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Journey and Destination

There was an unpleasant emotion spurting in my veins as I returned from the unforeseen confrontation. I had confronted disappointment, but the resultant emotion had nothing in common with the usual hormone inducements after a disappointment. The ordinariness from my reflex was surprisingly absent. It was extraordinary. I did not feel dejected, but I counted my money, the cash in my wallet, instead. And that was the reaction I—surprisingly—showed towards the event. I was coming after my hectic visit to the Library where I owed some books to return. But I had found the library closed, there, kilometers away from my real destination, the cinema house in the city centre. I had to travel double distance, to and from, and that too without any crucial gain. It was, in plain terms, just a waste of time and money, or dejection. My bag was too heavy, loaded full with thick volumes of books.

 
I thought of my hunger that a few moments before was suppressed by two dry Porottas. That was not usual too. I eat boiled rise. But there was the question of Acknowledgement. I had to ‘Acknowledge’ my hunger, and should do something in order to be in harmony with the natural in me. I had got into the restaurant I found first, and eaten what I had seen there: Porotta.

I was back in the city, which was always indifferent to emotions, after the entire hustle bustle. The city, contrary to my point of view, was not that indifferent that day. The city too was moving the same road I was. There would be days when we fall out of the usual circle of comfortable effectiveness, and every thing would become increasingly, unbearably out of control. Just like my journey to the Library and the educated notion about the city. I walked a bit lazily towards my unique destination: probably a social uniqueness, now since the whole of the city was moving towards the same destination. I was walking for the movie house, where the film, The Robot was housed. I am still 45 minutes early, and so will in no chance miss the opportunity to get the ticket.

I was tired, exhausted from the journey to the disappointment, and the uncomfortable Porotta lunch. The sun was in hiding, and rain clouds wandered in constant vigilance to throw up the very next moment. But as every one knows, there are no ways for human beings to assess the future, immediate or distant, in a perfect conscious state of being. There might be ways in a different state of consciousness. The sun may show out at any moment and burn me with its firy brightness. As I reached the cinema house, I realized this as an eternal truth. There was a long queue contrary to my expectations, forty five minutes earlier to the start of the show. However, I found my place in the back. I stood there waiting the time of the opening of the ticket counter, waiting for my chance, this time with all the emotion in their exact place, dejection, in being made to standing there. It could take a lot of time for my chance in the ticket hole.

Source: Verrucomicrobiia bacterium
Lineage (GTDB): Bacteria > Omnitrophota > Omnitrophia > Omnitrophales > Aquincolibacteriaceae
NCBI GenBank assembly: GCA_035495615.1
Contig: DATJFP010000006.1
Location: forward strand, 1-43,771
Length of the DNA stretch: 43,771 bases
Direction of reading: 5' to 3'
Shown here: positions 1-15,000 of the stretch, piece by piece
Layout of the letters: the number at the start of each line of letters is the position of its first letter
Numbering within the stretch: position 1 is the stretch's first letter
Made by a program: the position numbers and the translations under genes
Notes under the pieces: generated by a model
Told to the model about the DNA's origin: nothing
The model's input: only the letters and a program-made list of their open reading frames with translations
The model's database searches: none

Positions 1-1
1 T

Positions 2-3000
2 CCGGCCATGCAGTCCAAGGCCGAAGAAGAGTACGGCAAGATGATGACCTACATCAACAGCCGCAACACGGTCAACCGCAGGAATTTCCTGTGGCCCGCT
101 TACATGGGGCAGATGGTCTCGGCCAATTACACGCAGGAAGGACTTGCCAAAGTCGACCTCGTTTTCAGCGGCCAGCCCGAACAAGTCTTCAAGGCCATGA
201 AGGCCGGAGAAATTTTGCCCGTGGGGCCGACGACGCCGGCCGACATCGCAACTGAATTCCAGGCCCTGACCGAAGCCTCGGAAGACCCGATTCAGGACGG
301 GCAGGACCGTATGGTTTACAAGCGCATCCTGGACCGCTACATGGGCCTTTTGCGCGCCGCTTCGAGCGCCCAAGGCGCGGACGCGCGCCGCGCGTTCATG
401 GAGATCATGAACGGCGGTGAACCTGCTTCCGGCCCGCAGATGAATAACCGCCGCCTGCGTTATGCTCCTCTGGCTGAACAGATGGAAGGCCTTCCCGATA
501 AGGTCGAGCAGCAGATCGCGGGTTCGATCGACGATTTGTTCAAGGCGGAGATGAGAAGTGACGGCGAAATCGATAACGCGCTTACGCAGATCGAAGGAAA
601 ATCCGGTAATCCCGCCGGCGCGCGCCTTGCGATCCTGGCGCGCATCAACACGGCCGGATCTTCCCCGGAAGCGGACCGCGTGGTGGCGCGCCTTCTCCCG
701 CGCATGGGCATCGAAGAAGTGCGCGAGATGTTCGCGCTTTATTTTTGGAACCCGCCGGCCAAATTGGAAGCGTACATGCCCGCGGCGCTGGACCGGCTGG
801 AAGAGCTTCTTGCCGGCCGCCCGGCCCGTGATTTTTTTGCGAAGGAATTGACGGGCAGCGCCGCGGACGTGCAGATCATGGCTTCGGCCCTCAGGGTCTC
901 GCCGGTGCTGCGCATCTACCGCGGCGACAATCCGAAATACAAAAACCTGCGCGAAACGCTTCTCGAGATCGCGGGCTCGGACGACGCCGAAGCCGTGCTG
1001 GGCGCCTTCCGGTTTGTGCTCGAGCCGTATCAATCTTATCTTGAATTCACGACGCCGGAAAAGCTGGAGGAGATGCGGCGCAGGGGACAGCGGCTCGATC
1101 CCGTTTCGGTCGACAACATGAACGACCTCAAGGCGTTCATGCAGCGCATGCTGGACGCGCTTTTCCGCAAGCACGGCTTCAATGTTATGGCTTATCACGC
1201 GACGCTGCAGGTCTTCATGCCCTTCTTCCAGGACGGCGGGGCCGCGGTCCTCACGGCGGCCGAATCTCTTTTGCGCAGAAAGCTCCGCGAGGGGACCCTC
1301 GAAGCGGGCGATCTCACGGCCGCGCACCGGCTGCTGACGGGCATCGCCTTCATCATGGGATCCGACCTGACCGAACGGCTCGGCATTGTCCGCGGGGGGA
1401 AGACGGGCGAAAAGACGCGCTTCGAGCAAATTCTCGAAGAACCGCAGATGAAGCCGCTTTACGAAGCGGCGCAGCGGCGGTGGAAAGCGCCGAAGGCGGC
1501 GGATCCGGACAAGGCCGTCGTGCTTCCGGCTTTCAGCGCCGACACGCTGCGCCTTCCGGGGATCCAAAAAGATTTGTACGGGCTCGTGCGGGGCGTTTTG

I love to write about transformations. It gives me the pleasure of following the routine, of the care free mentality, the complacence of a tamed eventuality. But when they happen in real life, it surprises me greatly. They are beyond calculations and principles of daily wisdom, just like my space in a long queue: embellished with the ultimate sense of acceptable non-order, called relativity. I realized this when I looked back from the last place in the queue where I was standing. I just looked back; perhaps I was giving myself a little stretch; and then I found the surprising enough phenomenon of relativity. The position I was holding was reversed. The queue had extended further and compared to the entirety of the queue, I was almost in the front part of it, now. The queue was long enough to accommodate the relative change in my place. It seemed to fill back my enthusiasm that was drained by the journey before.

 
I entered into the theatre, after the patient submitting to the line, and still going through a mild fit of the queue depression. But it all paid off as I watched the pale gleam of the wide screen lit by the dim light inside the movie theatre. Then the dim lights dimmed again, and again, sinking the thoughts of my tiresome day into the darkness of the dream gleam. It might take some minutes and then something uncontrollable would take me (and every one there) into the magical world of motion picture. I felt a relieving sensation and decided to think of something else: journey and destination.

Comments

Terri said…
A slice of life...thanks for sharing it all with us.

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